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ReelTalk Movie Reviews
Sowing and Weeping
by John P. McCarthy

When God made Hollywood on the seventh day, presumably to stave off boredom, He had to foresee a supernatural thriller like The Reaping. It's not for a movie critic lacking an advanced degree in Theology or the desire to commit blasphemy to question the Almighty's plan. But it does fall within his or her purview to blow the whistle when confronted with an example of cinematic claptrap.

And yet, as ridiculous as The Reaping may be, failing to pass muster from a religious, scientific, or critical perspective doesn't mean it's devoid of entertainment value. The problem it presents for believers is that the Lord's behavior and Satan's handiwork appear interchangeable. Those concerned with scientific method and the primacy of reason (as well as plot coherence) will feel totally betrayed. Cineastes won't find it very scary and will look to Beelzebub to give it a push as it teeters on the edge of horror.

The Biblical lesson about reaping what you sow applies to Hollywood's attempts to embrace moviegoers of faith. It's doubtful The Reaping's lead producers Joel Silver and Robert Zemeckis -- who's also a dab hand at directing popular movies (Forest Gump) -- are trying to jump on that bandwagon. Still, movies of this ilk are among the crosses a conciliatory industry must bear. And if it makes tons of money it will feel light as a feather. Hilary Swank in a tank top and hip-hugger pants, a battle between good and evil, and a heavily-promoted release during Passover and Easter Week could easily translate into a big boxoffice haul.

Swank plays Katherine Winter, a minister turned miracle-busting scientist who wades into the Louisiana Bayou intent on finding a rational explanation for blood-red waters, the first of ten Old Testament plagues. Explaining away the frogs, flies and locusts that follow is a tad more difficult -- especially since her particular discipline and scientific credentials are never established. All we know is that she has a nice office at L.S.U. and a pithy explanation for what befell the ancient Egyptians.

Only five years prior, Katherine was doing missionary work in Sudan, accompanied by her husband and daughter, when tragedy struck and caused her to abandon her faith. She's since gained a reputation for debunking paranormal phenomena and is forewarned that something sinister is currently afoot by the Roman Catholic priest (Stephen Rea) who ran the mission where her world was turned upside down. She's accompanied on this excursion by her born-again assistant (Idris Elba), a protective fellow -- also without any specific academic qualifications -- whose demise comes much later than you expect.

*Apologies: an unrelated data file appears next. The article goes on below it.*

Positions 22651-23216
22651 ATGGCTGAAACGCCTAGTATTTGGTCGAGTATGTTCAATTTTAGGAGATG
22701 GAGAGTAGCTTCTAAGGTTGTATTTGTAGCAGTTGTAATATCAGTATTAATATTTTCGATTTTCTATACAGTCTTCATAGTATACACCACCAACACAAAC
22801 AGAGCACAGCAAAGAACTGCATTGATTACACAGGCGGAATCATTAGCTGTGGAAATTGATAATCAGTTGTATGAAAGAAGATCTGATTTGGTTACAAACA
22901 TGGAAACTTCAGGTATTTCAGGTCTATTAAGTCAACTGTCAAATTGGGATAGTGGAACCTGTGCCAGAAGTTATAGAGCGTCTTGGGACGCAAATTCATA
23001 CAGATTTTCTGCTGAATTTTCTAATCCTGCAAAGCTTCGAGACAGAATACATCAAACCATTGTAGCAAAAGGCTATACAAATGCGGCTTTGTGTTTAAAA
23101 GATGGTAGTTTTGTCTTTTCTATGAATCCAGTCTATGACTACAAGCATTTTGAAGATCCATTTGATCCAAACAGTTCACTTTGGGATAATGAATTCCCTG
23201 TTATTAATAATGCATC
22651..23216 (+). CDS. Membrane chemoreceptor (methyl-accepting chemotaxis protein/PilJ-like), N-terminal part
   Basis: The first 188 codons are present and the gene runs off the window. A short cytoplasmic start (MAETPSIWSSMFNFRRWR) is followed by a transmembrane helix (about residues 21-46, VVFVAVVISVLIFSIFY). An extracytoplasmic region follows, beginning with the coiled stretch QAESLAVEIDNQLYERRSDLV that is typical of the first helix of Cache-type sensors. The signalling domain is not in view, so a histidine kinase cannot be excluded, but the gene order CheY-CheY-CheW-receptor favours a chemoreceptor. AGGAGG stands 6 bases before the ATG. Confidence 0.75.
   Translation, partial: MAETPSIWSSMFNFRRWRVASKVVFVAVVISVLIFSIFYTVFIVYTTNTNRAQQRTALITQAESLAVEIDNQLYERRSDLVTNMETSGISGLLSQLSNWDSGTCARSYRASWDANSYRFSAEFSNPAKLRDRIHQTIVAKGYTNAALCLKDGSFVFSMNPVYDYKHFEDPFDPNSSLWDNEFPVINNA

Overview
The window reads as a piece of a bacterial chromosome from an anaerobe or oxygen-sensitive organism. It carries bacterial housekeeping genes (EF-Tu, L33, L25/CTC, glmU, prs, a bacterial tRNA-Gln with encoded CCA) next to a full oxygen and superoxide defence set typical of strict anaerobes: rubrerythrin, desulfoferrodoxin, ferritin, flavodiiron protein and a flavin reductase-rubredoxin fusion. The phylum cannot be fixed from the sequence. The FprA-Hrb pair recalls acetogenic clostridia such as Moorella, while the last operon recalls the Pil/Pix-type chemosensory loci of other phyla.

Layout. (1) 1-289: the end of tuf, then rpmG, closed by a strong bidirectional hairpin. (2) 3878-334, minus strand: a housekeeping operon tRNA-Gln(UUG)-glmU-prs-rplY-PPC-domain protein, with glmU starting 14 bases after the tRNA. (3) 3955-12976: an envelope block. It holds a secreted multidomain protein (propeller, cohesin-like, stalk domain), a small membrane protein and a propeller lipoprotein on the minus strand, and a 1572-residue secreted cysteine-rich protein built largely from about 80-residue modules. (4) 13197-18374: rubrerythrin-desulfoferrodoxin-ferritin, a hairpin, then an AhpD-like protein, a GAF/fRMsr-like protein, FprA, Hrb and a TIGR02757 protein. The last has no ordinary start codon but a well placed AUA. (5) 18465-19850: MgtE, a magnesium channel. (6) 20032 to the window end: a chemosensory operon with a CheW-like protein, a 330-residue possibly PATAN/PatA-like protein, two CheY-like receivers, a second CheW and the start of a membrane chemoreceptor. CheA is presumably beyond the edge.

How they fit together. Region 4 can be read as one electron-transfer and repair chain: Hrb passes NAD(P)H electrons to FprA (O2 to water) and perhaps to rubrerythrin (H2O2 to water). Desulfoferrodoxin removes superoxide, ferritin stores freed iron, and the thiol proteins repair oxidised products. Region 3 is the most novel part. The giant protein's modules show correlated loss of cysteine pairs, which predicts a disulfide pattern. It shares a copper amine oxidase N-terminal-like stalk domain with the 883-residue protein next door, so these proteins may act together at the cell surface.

They are escorted by a local teacher (David Morrissey) with a Deep South mansion and the quietly confident demeanor that is sure to tempt a single woman buffeted by sorrowful circumstance. The mystery behind the plagues concerns who exactly is doing the reaping and whether they're on the side of good or evil. A local girl (AnnaSophia Robb) is the prime suspect according to the townspeople and she and Katherine play hide-and-seek under the moss while all hell breaks loose.

Belief -- whether in God, science or some combination of the two -- is beside the point when you get to admire Swank's physique and her character knows the most flattering outfits to pack for a swamp expedition and a sweaty overnight on a gothic plantation. The Reaping is further proof that faith and reason are both readily sacrificed on the shallow altar of entertainment. So it's fair to call their latest showdown a draw. More cynically, nobody wins.

(Released by Warner Bros. Pictures and rated "R" for violence, disturbing images and some sexuality.)

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